Don’t Feel Stupid

During a show recently someone mentioned that they didn’t like a trick because they “felt stupid” because they didn’t know how the trick worked. Here’s what my reply was:

If you don’t know how a trick works, that means that I’m doing my job. I don’t understand how an airplane works, but I still clap for the pilot when we land!

I’ve started to work this into my show at the beginning with the rope trick I’ve been opening the show with. I think it’s an interesting thing to address in the show, that if someone doesn’t understand why a trick works, they aren’t dumb, it’s what’s supposed to happen and that’s totally OK.


Turing Rain into Lemonade

Sometimes where you perform outdoors you’ll have issues with the weather. One night it rained most of the day, and that killed attendance for the shows right after it stopped raining. There was literally no people on the fairgrounds to pull to make an audience, so we used the time as practice time.

The juggler at the fair and I used that down time to work on some lasso tricks:

Lasso tricks

And since we both had lassos, I was able to try doing two lassos at the same time!

Lasso tricks

We could have called the show and not performed, however we both got in some fun practice time! I always try to look for spots in my day when I can get in a little bit of practice and a rained out show was a great spot!


Keep it Unique!

Oh man, so I’ve written about how crowd sourcing advice on Facebook is pretty much a bad idea as everyone has an equal position to give their opinion. Now everyone’s opinion and “taste” is different and yes their opinion is valid, but you also need to know their background. Especially when getting advice about your show or the marketing of your show.

The other day Katrina Kroetch posted a picture on Facebook asking if it was a good promo pic. She got many people telling her it didn’t “scream magic” and that should should have a top hat, cards, or rabbit in the picture. That’s horrible advice, but before I tell you why, here’s the picture:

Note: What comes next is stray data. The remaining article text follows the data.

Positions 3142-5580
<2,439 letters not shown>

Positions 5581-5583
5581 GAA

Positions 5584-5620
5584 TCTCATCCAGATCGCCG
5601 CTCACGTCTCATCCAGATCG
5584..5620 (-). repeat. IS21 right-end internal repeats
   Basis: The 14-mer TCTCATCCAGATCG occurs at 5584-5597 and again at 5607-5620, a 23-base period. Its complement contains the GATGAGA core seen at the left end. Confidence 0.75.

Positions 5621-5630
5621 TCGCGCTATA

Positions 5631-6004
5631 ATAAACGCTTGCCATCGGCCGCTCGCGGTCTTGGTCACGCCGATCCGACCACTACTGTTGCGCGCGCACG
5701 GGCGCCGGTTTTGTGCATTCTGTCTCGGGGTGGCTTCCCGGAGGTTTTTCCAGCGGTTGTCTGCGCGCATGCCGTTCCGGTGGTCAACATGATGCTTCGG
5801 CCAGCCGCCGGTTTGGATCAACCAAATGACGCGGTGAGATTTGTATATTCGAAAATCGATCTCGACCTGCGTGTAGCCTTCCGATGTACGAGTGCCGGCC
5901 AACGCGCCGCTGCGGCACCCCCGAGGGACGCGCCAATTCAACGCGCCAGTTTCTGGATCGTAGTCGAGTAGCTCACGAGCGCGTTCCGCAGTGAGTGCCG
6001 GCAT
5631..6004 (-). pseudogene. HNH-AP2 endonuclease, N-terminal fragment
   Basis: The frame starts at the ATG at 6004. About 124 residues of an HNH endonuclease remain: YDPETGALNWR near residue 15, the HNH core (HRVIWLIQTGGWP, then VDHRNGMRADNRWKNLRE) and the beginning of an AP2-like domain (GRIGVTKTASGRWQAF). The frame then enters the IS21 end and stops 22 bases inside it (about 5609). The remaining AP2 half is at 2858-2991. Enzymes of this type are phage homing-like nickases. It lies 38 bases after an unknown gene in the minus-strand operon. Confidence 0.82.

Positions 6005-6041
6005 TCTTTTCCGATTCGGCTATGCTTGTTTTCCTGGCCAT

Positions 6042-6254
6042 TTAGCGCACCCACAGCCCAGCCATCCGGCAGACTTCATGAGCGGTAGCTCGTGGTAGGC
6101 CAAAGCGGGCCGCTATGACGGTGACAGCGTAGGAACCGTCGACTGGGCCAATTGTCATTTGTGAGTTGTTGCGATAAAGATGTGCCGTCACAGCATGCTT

This is a fantastic picture, there’s a lot going on in it. Now Let me tell you why:

  • There is a story happening: She is doing something with the string/rope, but the cat is attacking it without her knowing. If I saw this pic in a program I’d think, is she a cat trainer…I don’t know, but I want to know more.
  • It’s not a generic magician picture: People won’t be bringing a mindset of the stereotypical magic show when they see this. If I saw this pic in the program, I’d expect a light hearted, fun show.

Now let me tell you why everyone that is telling her she needs to have a top hat, doves, or that the pic doesn’t “say magic” are wrong. No one goes and sees a magic show based solely on a picture with no context. They days of a venue having a sign in the window that says “now appearing” and just a headshot taped below it with a showtime are long gone. You’re marketing or advertisement will always have context with it now, it’s not 1990 and hasn’t been for two decades.

Personally I think if I saw just a pic of a guy holding a top hat in the window of a venue, I’d think it’s a children’s magic show and keep on walking. If I saw just Katrina’s pic I’d probably want more information. However, I like I said before in 2021 you’ll rarely encounter just a headshot without context.

The more unique pictures you use, the harder it is for someone to put their “box” of preconceived ideas about your artform around you.